Domestic violence has created massive uncompensated intentional torts. Domestic violence
causes serious and widespread harms, particularly to women. The national scope of the
problem was made plain when Congress passed the Violence against Women Act of 1994,
which included criminal provisions, funding for services and law enforcement, and a civil
remedy provision. People who commit domestic violence generally are, in theory, liable
under intentional tort theories, in addition to whatever liability they may face under criminal

The Protection of Women from Domestic Violence Act, 2005 provides new civil remedies
for the victims of domestic violence, especially when the members of the family injure
women. This law recognized new set of rights and obligations in the nature of torts, to secure
women in their own families. It provides a new set of tortuous law remedies to persons within
family relations. This law is a kind of codification of tortuous liability4.

But despite the frequency with which people are injured by “domestic violence torts,” very
few tort suits are brought to seek recovery for the harms domestic violence causes. This under
enforcement is caused by several factors.

First, standard liability insurance policies generally do not cover domestic violence torts.
Second, many defendants have limited or no assets. Third, statutes of limitations are typically
shorter for intentional torts than for negligence.

A Lakshminath ,The Law of Torts
Historical Perspective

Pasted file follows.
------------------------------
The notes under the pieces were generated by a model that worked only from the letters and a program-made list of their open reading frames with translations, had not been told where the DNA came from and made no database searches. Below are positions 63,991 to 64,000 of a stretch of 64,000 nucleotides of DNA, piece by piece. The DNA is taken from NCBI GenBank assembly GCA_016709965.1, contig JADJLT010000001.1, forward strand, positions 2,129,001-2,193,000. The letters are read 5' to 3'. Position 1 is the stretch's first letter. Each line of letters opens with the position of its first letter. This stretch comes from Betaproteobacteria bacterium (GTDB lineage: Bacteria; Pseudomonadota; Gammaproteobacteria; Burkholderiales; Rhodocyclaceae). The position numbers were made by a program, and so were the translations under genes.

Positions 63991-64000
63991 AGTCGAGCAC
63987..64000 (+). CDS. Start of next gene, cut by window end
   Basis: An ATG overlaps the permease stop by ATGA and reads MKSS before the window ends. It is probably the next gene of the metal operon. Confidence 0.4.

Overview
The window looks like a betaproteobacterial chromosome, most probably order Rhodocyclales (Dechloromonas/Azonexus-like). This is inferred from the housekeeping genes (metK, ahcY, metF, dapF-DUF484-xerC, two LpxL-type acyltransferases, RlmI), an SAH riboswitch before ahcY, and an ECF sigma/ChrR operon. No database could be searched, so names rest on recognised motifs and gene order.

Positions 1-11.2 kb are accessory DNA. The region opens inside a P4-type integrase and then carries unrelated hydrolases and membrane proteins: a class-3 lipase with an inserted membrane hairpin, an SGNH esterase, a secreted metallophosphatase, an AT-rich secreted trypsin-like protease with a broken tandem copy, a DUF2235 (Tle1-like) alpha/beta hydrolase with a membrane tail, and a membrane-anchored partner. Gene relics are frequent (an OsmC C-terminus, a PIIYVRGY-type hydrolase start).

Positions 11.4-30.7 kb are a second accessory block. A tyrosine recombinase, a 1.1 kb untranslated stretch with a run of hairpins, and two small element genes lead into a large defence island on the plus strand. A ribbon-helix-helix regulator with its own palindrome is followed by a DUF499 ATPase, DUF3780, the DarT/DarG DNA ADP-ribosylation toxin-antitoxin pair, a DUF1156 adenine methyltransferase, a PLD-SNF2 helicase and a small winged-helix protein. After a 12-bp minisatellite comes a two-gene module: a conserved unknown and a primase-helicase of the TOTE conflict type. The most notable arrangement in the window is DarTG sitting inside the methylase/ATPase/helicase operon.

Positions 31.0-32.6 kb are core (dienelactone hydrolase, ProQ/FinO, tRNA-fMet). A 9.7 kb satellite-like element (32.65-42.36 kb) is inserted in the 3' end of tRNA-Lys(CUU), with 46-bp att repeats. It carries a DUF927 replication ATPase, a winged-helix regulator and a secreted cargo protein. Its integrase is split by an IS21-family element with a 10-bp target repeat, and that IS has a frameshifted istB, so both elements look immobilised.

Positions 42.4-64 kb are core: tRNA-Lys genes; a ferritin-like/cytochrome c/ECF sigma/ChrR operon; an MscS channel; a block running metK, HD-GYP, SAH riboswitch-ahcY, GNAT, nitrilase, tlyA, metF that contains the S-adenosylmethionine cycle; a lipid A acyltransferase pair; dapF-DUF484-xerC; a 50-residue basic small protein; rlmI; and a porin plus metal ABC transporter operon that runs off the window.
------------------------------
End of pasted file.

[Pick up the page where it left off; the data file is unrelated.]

To understand the PWDVA 2005, we need to understand the history of laws relating to
violence against women.

The enactment of the Dowry Prohibition Act of 1961 was a legacy, as dowry had been
identified as social evil even in undivided India. The enactment of Central Legislation in
1961, soon after independence, came as recognition of the fact that “giving and taking of
dowry” was a nation-wide practice and needed to be prohibited by law. It said that any person
who gives, takes, or abets the giving or taking of dowry shall be punished with imprisonment,
which may extend to six months or with fine up to Rs. 5,000 or with both.

Dowry that started off as a practice to give away presents to the departing daughter, usually
some resources to begin her new married life, slowly assumed extraordinary proportions and
turned into a social evil. Brides were expected to bring the "gifts" regardless of their personal

It was in early 80’s that not only did dowry continue to raise its ugly head, but its association
with violence and death became very evident. The death of women within home was often
close as “accident” or “suicide”. Hardly ever it was prosecuted as murder. The later
realisation of this violence came to stay, and IPC was amended in 1983 to introduce cruelty
to married women as an offence under Section 498A IPC.

Although the terms of Section 498A IPC are broad and intended for all forms of violence
against women, but in the implementation and understanding of law enforcement agencies, it
became synonymous with demand of dowry and thus was not implemented appropriately.

Soon after 498A IPC was enacted, Section 304B IPC was introduced in year 1986, which